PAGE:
Swami Vivekananda no doubt considered Buddha as the perfected being.  Often he would put Amoeba at the lower end of evolution and Buddha at the higher end thereby effectively assigning to Buddha the highest position to which a man can attain to.  Once he said that, As a Character, Buddha is the greatest the world has ever seen.  He had the vision of Lord Buddha when he was a child.  Once he remarked that if he had lived in the times of Buddha he would have washed his feet not with his tears but with his heart’s blood. Following is the collection of some of his thoughts on Lord Buddha.

Let me tell you in conclusion a few words about one man who actually carried this teaching of Karma-Yoga into practice. That man is Buddha. He is the one man who ever carried this into perfect practice. All the prophets of the world, except Buddha, had external motives to move them to unselfish action. The prophets of the world, with this single exception, may be divided into two sets, one set holding that they are incarnations of God come down on earth, and the other holding that they are only messengers from God; and both draw their impetus for work from outside, expect reward from outside, however highly spiritual may be the language they use. But Buddha is the only prophet who said, “I do not care to know your various theories about God. What is the use of discussing all the subtle doctrines about the soul? Do good and be good. And this will take you to freedom and to whatever truth there is.” He was, in the conduct of his life, absolutely without personal motives; and what man worked more than he? Show me in history one character who has soared so high above all. The whole human race has produced but one such character, such high philosophy, such wide sympathy. This great philosopher, preaching the highest philosophy, yet had the deepest sympathy for the lowest of animals, and never put forth any claims for himself. He is the ideal Karma-Yogi, acting entirely without motive, and the history of humanity shows him to have been the greatest man ever born; beyond compare the greatest combination of heart and brain that ever existed, the greatest soul-power that has even been manifested. He is the first great reformer the world has seen. He was the first who dared to say, “Believe not because some old manuscripts are produced, believe not because it is your national belief, because you have been made to believe it from your childhood; but reason it all out, and after you have analysed it, then, if you find that it will do good to one and all, believe it, live up to it, and help others to live up to it.” He works best who works without any motive, neither for money, nor for fame, nor for anything else; and when a man can do that, he will be a Buddha, and out of him will come the power to work in such a manner as will transform the world. This man represents the very highest ideal of Karma-Yoga.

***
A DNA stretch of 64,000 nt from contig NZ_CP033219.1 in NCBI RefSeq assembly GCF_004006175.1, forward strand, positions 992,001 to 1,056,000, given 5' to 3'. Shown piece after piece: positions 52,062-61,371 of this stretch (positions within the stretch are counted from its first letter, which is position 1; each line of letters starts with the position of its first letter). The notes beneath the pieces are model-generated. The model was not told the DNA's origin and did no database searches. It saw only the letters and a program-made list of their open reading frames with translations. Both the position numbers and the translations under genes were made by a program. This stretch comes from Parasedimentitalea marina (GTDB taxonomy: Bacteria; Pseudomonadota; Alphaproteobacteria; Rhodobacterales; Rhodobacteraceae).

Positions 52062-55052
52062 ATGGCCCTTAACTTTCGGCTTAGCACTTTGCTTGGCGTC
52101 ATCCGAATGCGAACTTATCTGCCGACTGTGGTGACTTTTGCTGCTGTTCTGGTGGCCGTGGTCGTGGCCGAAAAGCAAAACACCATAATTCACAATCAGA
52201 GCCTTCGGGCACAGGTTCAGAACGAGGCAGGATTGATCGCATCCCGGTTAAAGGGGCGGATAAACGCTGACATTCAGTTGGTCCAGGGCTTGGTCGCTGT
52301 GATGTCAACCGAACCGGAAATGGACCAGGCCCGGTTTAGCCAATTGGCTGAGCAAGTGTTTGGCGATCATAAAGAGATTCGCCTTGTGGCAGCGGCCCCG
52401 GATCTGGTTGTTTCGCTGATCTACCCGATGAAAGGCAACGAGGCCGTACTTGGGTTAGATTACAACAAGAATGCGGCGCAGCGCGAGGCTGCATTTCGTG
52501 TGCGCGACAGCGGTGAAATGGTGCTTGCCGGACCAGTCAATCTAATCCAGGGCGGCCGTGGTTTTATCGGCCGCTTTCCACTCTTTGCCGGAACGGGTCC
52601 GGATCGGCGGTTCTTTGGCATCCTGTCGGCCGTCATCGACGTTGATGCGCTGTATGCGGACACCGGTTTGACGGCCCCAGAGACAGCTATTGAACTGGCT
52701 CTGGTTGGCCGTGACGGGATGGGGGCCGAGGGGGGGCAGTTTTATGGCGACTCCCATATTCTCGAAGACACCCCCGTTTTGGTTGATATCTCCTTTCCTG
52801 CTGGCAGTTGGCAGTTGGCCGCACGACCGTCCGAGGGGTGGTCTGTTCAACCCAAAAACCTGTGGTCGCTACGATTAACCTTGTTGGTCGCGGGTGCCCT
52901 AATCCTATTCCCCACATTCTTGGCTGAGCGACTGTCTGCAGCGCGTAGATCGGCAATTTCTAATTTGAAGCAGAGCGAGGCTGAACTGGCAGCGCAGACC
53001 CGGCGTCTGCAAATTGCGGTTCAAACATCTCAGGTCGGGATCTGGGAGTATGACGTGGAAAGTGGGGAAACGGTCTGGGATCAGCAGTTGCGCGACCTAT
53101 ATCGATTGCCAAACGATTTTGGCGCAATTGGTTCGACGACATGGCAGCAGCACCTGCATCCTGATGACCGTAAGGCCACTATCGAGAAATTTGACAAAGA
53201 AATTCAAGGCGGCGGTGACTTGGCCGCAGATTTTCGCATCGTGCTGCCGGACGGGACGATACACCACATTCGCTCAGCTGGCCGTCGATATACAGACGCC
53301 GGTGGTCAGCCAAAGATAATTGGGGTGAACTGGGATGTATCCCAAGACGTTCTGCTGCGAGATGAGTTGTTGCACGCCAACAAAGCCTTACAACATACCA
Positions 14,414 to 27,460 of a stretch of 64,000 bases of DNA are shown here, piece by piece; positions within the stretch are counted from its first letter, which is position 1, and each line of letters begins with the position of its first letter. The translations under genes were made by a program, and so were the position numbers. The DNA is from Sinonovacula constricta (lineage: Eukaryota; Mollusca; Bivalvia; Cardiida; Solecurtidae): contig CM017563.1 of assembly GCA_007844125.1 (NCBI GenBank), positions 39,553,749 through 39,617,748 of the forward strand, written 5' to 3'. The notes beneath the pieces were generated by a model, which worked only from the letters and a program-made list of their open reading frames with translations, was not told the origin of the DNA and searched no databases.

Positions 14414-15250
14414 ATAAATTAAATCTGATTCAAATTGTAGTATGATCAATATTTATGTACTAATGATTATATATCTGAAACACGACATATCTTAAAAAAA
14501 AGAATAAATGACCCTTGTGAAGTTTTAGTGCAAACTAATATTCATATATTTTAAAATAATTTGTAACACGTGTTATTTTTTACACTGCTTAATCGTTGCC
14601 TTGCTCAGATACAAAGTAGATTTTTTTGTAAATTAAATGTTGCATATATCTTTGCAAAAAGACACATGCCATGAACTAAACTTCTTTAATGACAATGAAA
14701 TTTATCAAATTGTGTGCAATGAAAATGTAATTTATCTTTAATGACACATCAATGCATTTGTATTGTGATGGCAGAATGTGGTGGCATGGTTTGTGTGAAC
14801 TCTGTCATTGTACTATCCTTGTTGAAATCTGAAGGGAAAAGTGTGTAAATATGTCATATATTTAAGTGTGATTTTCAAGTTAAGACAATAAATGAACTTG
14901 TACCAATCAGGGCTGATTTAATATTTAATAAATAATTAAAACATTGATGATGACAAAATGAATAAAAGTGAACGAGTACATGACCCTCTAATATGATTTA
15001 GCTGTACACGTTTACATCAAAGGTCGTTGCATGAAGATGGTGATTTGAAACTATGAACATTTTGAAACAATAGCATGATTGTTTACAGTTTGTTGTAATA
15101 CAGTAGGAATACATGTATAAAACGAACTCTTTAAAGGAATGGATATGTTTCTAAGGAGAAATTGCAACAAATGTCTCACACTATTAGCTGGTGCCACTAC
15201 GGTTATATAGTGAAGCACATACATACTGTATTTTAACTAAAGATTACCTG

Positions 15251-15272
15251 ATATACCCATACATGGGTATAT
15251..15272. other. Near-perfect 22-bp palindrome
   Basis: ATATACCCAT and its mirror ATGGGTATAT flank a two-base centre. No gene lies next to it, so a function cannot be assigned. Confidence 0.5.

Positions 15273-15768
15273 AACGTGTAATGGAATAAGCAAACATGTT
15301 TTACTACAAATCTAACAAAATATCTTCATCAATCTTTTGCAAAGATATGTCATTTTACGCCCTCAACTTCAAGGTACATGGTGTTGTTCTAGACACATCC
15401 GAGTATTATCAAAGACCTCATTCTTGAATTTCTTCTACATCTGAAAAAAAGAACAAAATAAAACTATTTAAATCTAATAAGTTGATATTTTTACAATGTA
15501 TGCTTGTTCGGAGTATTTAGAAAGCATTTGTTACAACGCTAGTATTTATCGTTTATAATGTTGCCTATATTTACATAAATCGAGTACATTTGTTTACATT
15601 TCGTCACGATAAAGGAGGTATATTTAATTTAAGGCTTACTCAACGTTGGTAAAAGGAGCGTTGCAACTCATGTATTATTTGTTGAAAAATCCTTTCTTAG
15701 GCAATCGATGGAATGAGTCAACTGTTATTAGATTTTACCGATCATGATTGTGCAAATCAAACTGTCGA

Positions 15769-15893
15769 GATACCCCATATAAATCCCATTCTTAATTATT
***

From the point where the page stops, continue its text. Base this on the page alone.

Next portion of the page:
(Karma Yoga – The ideal)


He (Buddha) was the only man who was ever ready to give up his life for animals to stop a sacrifice. He once said to a king, “If the sacrifice of a lamb helps you to go to heaven, sacrificing a man will help you better; so sacrifice me.” The king was astonished. And yet this man was without any motive power. He stands as the perfection of the active type, and the very height to which he attained shows that through the power of work we can also attain to the highest spirituality.

To many the path becomes easier if they believe in God. But the life of Buddha shows that even a man who does not believe in God, has no metaphysics, belongs to no sect, and does not go to any church, or temple, and is a confessed materialist, even he can attain to the highest. We have no right to judge him. I wish I had one infinitesimal part of Buddha’s heart. Buddha may or may not have believed in God; that does not matter to me. He reached the same state of perfection to which others come by Bhakti — love of God — Yoga, or Jnâna. Perfection does not come from belief or faith. Talk does not count for anything. Parrots can do that. Perfection comes through the disinterested performance of action.

Buddha was more brave and sincere than any teacher. He said: “Believe no book; the Vedas are all humbug. If they agree with me, so much the better for the books. I am the greatest book; sacrifice and prayer are useless.” Buddha was the first human being to give to the world a complete system of morality. He was good for good’s sake, he loved for love’s sake.